Thursday, 10 April 2008

Inspiration all around

How and why are we inspired to do what we do? Do we set out specifically with an end goal in mind and a series of resources to methodically work through? Or do we place ourselves in a situation and faithfully wait for inspiration to come to us?

Sometimes the answer appears out of the 3am darkness of a Friday night, thanks to RSS feeds. Other times, an idle stumble on the internet can set in motion a series of ideas. It can even be a chance meeting in the street which is enough to trigger the imagination.
For me personally, nature is a great grounding zone. It helps me work over ideas without stop-starting for the telephone, email, internet... basically, without interruption from technology. It is where you will often find me jotting down thoughts for these blogs or our newsletter. Free from so many constraints and distractions, this is where I go to think.

Everyone has their own methods. I know people who deliberately have a few beers before settling down to work of an evening, because they feel this opens up their thought processes. Maybe this helps them think more laterally, I don't know. Interaction on forums is also a great way to share ideas; for example, I often post on Strobist, which has an active community and is a great place to discuss creative lighting.

I am always thinking. I cannot simply sit still on the sofa and watch the television - my mind is far too active for that. Even on those occasions when I am technically concentrating on a tv show, chances are it's a documentary from which I am hoping to gain some kind of information which I can incorporate into personal projects or creative commissions. You will also find a magazine or notebook not too far from my side - god forbid an idea should get away!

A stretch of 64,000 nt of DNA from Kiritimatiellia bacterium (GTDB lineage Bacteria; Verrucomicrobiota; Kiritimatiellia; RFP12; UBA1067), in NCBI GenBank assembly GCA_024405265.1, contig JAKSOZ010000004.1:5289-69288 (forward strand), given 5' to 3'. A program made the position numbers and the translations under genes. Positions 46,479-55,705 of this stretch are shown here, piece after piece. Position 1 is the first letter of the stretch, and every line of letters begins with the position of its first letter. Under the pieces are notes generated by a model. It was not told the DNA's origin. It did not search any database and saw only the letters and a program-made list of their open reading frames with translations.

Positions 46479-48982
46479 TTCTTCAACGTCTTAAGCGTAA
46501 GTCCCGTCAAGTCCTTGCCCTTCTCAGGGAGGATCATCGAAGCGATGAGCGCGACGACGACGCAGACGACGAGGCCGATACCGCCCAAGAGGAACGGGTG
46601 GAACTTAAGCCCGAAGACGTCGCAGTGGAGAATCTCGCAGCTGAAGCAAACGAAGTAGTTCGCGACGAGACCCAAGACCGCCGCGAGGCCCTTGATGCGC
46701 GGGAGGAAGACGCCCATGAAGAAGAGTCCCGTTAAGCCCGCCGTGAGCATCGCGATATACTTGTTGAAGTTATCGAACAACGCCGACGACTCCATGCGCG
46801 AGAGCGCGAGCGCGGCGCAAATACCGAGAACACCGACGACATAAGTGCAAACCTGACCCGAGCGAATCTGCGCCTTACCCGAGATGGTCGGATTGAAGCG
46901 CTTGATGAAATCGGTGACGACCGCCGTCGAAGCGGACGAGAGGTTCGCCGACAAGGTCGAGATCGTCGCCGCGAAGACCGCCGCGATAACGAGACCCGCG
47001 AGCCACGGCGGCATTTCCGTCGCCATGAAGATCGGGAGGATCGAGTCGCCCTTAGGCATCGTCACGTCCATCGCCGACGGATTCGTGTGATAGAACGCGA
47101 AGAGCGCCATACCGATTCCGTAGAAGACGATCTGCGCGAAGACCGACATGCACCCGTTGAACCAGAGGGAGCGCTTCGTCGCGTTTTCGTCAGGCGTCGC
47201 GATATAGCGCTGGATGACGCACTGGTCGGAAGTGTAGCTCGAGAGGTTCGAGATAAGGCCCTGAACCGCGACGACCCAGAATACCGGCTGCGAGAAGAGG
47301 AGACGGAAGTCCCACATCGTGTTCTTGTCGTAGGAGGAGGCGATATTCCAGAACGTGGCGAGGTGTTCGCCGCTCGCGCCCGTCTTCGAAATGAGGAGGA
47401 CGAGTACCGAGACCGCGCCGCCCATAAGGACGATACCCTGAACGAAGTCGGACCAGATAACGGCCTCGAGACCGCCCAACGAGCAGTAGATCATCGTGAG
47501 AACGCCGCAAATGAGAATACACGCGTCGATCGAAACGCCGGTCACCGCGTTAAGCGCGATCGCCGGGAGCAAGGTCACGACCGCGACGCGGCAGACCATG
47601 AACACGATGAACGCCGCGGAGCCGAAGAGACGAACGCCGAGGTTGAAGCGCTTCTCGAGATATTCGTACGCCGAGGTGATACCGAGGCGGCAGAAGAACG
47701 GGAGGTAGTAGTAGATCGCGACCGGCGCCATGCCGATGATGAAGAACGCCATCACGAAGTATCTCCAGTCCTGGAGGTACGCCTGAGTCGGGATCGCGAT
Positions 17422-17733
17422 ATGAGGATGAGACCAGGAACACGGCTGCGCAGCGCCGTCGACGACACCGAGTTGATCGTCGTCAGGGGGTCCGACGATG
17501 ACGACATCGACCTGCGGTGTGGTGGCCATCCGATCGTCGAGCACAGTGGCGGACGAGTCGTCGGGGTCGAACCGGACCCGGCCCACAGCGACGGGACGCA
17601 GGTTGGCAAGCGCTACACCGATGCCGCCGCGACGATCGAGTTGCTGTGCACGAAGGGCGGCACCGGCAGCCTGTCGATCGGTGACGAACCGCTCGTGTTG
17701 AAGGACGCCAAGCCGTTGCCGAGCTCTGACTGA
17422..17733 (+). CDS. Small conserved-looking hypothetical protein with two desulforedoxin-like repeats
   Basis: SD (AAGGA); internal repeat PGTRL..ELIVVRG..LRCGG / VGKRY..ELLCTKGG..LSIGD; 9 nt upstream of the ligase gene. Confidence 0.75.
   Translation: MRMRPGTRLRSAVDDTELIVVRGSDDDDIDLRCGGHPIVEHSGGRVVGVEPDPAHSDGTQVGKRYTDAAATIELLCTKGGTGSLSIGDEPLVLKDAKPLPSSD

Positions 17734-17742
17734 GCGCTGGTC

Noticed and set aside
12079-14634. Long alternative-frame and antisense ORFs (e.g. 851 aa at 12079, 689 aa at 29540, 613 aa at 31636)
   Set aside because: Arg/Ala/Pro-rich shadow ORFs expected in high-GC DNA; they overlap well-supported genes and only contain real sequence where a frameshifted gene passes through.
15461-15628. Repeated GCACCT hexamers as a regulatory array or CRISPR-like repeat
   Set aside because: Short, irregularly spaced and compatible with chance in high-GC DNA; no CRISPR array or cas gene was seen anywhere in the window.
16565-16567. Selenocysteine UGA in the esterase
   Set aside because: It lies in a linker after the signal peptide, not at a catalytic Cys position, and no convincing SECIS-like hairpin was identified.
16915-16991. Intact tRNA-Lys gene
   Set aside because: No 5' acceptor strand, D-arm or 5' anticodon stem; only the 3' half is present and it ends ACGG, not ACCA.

Whether you are looking for inspiration on a personal or a professional level - look around you... at your location, friends, colleagues, relatives. It can often be such a simple thing that gives you that initial spark. And if you see something you like, don't be afraid to draw on it. I recently came across these thoughts on the blog of Chase Jarvis - a US photographer whose work I admire and who, as far as I can see, has got the right idea. Be sure to have a look at that link - and you might also want to check out his follow-up post, too.

Of course, professionally-speaking, it is important to stay up to speed with what's going on, but never forget what led you to where you are. Especially where technology is involved, I think it is always good to reflect on history and tradition. Even now, I love looking through books of photographs taken by the great pioneering photographers such as Julia Margaret Cameron and the members of Magnum Photo. There is such a lovely quality to the images produced by these people and you really get a sense of what photography should be about - the 'being there', the observation, the reaction and interaction, the simplicity and effectiveness of light.

At the end of the day, inspiration is everywhere - you just have to tune in to find it. And keep an open mind. In the same way that there is often 'never a stupid question', there is also never a resource that cannot generate productivity, no matter how random or irrelevant it may seem.

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